The Waldorf Astoria became an icon of Manhattan glamour ever since it first opened in 1931. One of New York’s oldest and perhaps grandest of hotels, it closed its doors as we knew it for the last time in the winter of 2017. We were there to say goodbye. Nearly four years later, the Waldorf Astoria hotel is now auctioning off some 80,000 items and furnishings in a historic and monumental sale. The seven-day auction beginning October 17th held by Kaminski Auctions is one of mammoth proportions – almost triple the size of the historic Plaza Hotel sale after it was sold by Trump in the early 90s as part of a bankruptcy. It took 3 weeks just to move the inventory out of the Waldorf Astoria hotel and 88 trailer loads to a warehouse upstate.
Once it was decided to go ahead with the auction, Kaminski chose an abandoned mall in Massachusetts, recently bought at foreclosure to display the lots.
The public is invited to view the auction items at Silver City Galleria Mall in the town of Taunton and online bidding begins this weekend.
A statement from developers says all proceeds from the auction will go to St. Bartholomew’s Conservancy to support the renovation of the exteriors and gardens of St. Bartholomew’s Church and Community House, a neighborhood landmark across the street from the Waldorf Astoria.
As opulent as it was luxurious, the Waldorf Astoria had played host to every President since Herbert Hoover, to British Royalty including Queen Elizabeth, and Hollywood icons like Elizabeth Taylor and Marilyn Monroe. Several of the luxury suites are named after celebrities who actually lived in the hotel for several years, such as jazz legend Cole Porter Suite, the Duke and Duchess of Windsor, Frank Sinatra, and two Presidents, Hoover and Eisenhower. Several furnishings up for auction would have still been in their suites during their residency.
Hilton Worldwide sold the hotel to a Chinese Insurance Company for just under $2 billion in 2014, and the hotel closed within a few years for major renovations. The plan is for 375 luxury condos to be built on the upper floors of the 52 story Park Avenue landmark and 375 hotel rooms on the lower 18 floors.
I’m not gonna to lie – I felt a little heavy-hearted looking through hundreds of pages of photographs of the Waldorf Astoria’s historic contents; couches once sat on by Presidents and beds slept in by royalty, now looking forlorn in a defunct 1990s suburban mall.
But then, imagine inviting guests over and being able to seat them in Cole Porter’s chair from the old Waldorf Astoria. Prices are rather reasonable too, with bids starting at $20.
We’ve combed through 80,000 lots and picked out our most unique favourites so you don’t have to…
The President Herbert Hoover Suite Door
Lot 0401, starting bid $225.
Folding Screen, with parrot and jungle motif from the Trianon Suite
Lot 1200, estimated to go for between $200-$300.
Lobby Keydrop Box in brass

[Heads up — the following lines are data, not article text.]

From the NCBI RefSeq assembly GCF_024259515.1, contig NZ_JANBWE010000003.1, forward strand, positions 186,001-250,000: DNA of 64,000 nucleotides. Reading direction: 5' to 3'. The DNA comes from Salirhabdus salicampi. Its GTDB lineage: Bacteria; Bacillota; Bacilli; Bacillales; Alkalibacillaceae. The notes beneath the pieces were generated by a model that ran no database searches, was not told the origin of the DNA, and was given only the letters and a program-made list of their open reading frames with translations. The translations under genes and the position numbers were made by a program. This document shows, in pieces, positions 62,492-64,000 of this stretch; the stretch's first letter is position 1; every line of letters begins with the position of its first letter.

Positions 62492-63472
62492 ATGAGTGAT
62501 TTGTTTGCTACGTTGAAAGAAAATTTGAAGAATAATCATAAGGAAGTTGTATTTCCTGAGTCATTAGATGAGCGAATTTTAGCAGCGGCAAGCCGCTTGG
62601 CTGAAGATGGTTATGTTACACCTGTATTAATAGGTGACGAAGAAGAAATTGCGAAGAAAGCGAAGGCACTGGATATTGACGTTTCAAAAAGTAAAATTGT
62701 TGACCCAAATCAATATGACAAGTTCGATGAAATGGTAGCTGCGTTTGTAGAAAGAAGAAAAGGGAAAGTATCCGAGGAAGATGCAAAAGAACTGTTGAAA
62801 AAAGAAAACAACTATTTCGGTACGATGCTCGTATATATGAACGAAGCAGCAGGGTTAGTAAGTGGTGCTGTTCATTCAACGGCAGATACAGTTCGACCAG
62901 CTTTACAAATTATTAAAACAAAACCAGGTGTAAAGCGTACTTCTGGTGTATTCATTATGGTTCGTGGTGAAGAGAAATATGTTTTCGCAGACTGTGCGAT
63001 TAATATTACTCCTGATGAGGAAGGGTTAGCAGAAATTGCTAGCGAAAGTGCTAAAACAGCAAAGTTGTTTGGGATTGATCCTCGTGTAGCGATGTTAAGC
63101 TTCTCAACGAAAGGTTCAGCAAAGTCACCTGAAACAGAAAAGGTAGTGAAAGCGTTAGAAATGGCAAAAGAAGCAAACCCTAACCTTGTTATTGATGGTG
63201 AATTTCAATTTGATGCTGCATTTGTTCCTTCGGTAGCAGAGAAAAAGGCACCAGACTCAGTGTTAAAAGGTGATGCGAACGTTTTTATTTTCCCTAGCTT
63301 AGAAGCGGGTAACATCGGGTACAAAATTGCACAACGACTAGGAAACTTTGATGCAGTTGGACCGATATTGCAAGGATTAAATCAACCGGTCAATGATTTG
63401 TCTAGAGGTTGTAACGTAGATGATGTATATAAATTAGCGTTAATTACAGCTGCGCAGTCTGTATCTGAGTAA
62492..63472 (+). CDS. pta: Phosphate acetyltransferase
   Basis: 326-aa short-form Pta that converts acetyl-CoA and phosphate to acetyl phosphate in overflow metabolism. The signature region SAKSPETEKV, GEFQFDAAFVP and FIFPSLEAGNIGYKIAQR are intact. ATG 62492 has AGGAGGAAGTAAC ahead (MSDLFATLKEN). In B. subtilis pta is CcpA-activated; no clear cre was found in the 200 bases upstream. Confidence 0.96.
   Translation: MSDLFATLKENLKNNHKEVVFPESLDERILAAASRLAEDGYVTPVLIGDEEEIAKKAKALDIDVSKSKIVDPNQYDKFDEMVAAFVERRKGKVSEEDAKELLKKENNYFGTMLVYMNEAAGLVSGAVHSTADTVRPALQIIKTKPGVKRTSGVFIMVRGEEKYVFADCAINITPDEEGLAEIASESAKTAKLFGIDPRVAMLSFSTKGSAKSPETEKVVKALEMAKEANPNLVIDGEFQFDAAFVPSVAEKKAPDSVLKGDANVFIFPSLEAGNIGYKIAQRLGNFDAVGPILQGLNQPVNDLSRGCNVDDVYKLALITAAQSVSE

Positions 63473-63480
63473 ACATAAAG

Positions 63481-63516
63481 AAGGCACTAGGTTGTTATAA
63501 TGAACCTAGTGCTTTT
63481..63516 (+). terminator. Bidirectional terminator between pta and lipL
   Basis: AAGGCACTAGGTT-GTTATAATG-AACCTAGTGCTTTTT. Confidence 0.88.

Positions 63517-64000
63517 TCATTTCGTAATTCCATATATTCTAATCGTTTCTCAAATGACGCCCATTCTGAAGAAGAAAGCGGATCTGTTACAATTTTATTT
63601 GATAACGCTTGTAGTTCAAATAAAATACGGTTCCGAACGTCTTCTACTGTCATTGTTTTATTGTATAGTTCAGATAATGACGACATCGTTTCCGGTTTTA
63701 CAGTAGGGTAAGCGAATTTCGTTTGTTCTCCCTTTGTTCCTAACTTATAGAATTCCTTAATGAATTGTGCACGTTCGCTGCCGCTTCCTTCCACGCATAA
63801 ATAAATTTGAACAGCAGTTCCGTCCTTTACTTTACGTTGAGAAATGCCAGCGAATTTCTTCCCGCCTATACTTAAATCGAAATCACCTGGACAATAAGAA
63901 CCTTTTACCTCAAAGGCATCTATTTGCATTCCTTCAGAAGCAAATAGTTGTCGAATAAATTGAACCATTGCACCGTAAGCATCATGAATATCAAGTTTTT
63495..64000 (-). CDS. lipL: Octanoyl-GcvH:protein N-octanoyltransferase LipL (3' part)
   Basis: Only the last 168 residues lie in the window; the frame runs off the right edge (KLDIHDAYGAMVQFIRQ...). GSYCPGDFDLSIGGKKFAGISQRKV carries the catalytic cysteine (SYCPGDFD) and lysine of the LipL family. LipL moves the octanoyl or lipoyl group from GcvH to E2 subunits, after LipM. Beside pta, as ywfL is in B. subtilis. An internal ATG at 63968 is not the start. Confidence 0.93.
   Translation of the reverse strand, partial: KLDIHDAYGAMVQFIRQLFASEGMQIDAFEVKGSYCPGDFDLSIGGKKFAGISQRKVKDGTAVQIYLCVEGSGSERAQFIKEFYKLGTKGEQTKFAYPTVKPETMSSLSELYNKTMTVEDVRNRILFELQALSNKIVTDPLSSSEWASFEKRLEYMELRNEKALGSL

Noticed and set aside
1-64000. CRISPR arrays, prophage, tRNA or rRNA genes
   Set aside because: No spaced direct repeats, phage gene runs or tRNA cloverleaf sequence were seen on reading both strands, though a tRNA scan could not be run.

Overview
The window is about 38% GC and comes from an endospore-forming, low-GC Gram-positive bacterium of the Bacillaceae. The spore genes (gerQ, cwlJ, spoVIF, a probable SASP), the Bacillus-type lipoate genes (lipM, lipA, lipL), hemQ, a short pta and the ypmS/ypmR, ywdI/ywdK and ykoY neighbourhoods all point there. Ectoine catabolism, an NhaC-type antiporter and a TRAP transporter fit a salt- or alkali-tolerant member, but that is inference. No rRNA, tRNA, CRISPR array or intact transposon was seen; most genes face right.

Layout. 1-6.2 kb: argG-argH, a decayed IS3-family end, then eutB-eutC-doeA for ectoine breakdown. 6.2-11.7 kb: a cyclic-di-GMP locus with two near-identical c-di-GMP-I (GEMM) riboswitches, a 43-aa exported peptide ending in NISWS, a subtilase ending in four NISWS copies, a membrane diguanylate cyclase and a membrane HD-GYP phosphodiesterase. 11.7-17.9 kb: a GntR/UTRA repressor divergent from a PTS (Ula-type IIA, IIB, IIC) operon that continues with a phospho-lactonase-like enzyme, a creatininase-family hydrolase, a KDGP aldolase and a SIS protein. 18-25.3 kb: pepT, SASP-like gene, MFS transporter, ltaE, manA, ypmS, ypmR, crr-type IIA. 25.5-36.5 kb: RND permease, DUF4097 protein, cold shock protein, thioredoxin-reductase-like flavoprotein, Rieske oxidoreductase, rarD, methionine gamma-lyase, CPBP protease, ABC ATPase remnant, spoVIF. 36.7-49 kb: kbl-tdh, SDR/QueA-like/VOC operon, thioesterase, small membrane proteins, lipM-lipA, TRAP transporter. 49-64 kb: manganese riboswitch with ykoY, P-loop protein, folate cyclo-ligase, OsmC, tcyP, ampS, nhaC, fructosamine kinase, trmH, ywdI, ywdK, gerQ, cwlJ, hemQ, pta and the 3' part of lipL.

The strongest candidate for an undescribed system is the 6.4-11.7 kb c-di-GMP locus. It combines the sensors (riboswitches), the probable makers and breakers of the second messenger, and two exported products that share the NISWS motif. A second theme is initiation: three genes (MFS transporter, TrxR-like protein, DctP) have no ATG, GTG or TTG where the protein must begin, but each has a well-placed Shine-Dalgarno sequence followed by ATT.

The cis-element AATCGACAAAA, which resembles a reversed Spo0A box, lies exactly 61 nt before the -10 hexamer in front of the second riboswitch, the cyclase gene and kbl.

Imagine coming home and dropping your keys into the Waldorf’s key drop. Lot 7097. Starting bid at $100.
These unusual snakeskin suitcases from the 30th Floor Tower Suites
Lot 5301. Starting bid at $50
Coat check sign art deco style
Lot 7038, starting bid $100.
1920s Elevator Wall Lobby Fixtures
Lot 7123, starting bid at $650.
A 1920s dome shaped alabaster light from the Douglas MacArthur Suite
Lot 0223, starting bid of $650.
Library Globe from the Presidential Suite
Lot 1533, starting bid of $125.
Pair of Thai wooden carved doors from the Peacock Alley Restaurant
Lot 7201, starting bid at $400. The Waldorf was built by the merging of two luxury adjacent hotels owned by William Waldorf Astor, and his cousin, John Jacob Astor IV. The two hotels were joined by a luxurious passageway known as Peacock Alley. The Alley was not only was the most fashionable place to be seen in New York’s Gilded Age, but it would also become symbolized in the hyphen of the hotel’s name: Waldorf=Astoria.
Bull and Bear Steakhouse Sign circa 1960s
Lot 7039, starting bid of $30.
Neoclassical Window Benches from Queen Elizabeth’s Suite
Cole Porter’s Italian Painted Cabinet from from his Suite
Lot 0929, starting bid at $350. There’s also some Cole Porter photographs for sale here. Cole Porter was one of the many iconic names to stay at the hotel. The legendary musician kept a suite here for the last thirty years of his life.
French c 1900 Vanity mirror and twin beds from the 30th floor suites
Lot 5012, Starting bid at $125.
Regency style mahogany bed from the royal suite
Lot 1075, starting bid at $800.
Pair of Louis XV matching sofas from the royal suite
Lot 1131, starting bid at $325.
Brass fireplace screen from the 30th Floor Suites
Lot 6047, starting bid at $30.
Stained glass ceiling window found in Storage
Lot 7023, starting bid at $800.
Pink fringed Ottomans from the Trianon Suite
Lot 1268, starting bid at $175.
Victorian style ottoman from the McArthur Suite
Lot 0245, starting bid at $325.
Corner cabinet decoupage
Lot 0400, starting bid at $450.
This Mustard Chaise Longue
Lot 0451, starting bid $125.
Fainting Sofa from the 30th Floor Waldorf Towers Suites
Lot 5325, starting bid $100.
Large French doors once installed in the lobby
Lot 7108, starting bid at $800.
A Lot of 5 Green Library Lamps
Lot 7131, starting bid of $75.
Mirror with Painted Scene from the Royal Suite
Lot 1123, starting bid $175.
Ladies Boudoir Chair
Lot 0651, starting bid $125.
Photograph of Queen Elizabeth II arriving at the Waldorf in her limousine
Lot 3248, starting bid at $50.
These unique Riopelle style lobby chairs
Lot 7217, starting bid at $425 for a pair.
A Lot of 13 Hall Mirrors
Lot 3446, starting bid $425. Imagine an entire wall of these mirrors.
Photograph of Elizabeth Taylor arriving at the Waldorf
Lot 3125, estimate $50 to $100.
Photograph of the Park Avenue Entrance
Lot 3053, starting bid $50.